It is always gratifying when research coincides with common sense and everyday experience, as in the case of a new study showing that a relationship in which sexual intimacy is delayed is more likely to endure.

Researchers questioned 642 adults and 56 per cent of them said they had “waited until they got serious before they had sex” (quoting the Toronto Sun here). Most of them also reported that they had “a high quality relationship”.

The number was higher than for the 27% of people who had sex while dating casually and the 17% who were intimate while in a non-romantic relationship.

Professor Anthony Paik of the University of Iowa who reported the study suggested that the courtship process acts as a screening mechanism.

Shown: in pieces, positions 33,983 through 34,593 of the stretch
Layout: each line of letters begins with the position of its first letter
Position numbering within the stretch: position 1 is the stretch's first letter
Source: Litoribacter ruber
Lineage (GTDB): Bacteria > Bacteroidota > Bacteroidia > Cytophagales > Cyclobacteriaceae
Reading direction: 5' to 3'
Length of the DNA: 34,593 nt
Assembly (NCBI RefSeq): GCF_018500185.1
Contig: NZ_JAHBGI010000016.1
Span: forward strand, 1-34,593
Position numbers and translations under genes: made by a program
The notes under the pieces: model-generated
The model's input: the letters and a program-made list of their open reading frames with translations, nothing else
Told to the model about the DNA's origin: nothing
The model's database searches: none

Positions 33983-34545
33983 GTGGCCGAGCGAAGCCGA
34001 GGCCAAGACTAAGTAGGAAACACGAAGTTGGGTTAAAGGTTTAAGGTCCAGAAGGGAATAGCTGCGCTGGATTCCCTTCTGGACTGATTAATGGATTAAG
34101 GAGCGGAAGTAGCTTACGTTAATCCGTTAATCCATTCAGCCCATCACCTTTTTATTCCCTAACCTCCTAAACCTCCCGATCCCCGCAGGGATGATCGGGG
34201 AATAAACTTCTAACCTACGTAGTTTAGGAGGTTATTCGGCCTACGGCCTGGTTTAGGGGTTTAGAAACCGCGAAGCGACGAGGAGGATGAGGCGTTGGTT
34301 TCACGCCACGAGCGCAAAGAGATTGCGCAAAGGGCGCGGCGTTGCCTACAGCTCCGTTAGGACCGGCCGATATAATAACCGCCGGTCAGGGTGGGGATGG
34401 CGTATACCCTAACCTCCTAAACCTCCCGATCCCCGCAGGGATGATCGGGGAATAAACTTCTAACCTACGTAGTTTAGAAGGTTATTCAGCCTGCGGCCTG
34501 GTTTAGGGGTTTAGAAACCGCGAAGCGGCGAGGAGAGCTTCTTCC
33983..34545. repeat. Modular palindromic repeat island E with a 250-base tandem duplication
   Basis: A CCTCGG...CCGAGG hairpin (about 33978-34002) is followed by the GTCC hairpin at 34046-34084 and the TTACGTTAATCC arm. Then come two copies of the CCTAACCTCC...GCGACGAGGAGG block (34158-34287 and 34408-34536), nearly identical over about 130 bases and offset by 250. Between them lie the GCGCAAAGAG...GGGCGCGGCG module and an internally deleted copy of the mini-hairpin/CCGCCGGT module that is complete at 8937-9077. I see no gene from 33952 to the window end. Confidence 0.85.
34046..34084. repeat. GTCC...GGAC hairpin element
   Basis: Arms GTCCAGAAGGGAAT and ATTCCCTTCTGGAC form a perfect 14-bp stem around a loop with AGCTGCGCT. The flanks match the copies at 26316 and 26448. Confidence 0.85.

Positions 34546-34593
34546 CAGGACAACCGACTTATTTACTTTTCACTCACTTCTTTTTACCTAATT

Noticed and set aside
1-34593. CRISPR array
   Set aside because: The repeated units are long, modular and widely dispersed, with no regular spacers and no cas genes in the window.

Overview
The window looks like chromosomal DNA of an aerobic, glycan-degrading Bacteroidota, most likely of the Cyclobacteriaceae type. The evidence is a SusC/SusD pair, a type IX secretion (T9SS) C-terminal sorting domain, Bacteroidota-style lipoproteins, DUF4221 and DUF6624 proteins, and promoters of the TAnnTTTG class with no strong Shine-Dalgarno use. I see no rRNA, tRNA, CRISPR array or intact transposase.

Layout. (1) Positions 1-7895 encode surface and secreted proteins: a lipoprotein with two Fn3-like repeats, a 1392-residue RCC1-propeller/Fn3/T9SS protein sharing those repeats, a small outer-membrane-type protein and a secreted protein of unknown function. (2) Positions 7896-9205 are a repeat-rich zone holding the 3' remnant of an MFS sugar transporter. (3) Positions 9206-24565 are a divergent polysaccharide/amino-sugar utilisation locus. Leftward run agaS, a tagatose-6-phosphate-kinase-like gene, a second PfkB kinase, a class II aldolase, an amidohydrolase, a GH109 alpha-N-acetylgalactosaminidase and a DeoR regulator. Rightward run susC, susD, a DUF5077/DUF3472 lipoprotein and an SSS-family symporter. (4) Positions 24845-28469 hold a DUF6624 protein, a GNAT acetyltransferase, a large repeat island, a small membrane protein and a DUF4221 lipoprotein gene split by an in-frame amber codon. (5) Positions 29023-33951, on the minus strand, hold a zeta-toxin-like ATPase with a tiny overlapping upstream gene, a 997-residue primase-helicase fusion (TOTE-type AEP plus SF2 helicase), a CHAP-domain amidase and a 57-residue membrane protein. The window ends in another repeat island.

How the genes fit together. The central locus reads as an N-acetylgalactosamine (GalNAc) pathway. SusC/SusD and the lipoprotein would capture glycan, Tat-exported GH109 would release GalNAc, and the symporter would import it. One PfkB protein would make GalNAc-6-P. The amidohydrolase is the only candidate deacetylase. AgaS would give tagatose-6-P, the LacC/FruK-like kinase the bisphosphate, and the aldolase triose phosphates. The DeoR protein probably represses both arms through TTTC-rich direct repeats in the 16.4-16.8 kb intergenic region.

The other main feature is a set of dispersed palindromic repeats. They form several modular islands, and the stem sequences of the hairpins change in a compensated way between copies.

“The debate is ‘why can’t we have sex now?’ The expectation is that sex should occur very quickly. But doing so, you’re losing out on some information that might be useful,” he explained in an interview.

It’s almost an economic equation, he added.

“On average, the more costly the process leading into the relationship, the more likely it is to work. That’s what the data would suggest.”

Alas, he then confuses us by saying that further analysis showed it was not the early sex that caused low-quality relationships but the personalities of the people:

Certain people are simply prone to finding relationships less rewarding, and they are more likely to have sex in casual relationships, he added.

Either way, rushing into sex is not a good sign.

Carolyn Moynihan

Carolyn Moynihan is the former deputy editor of MercatorNet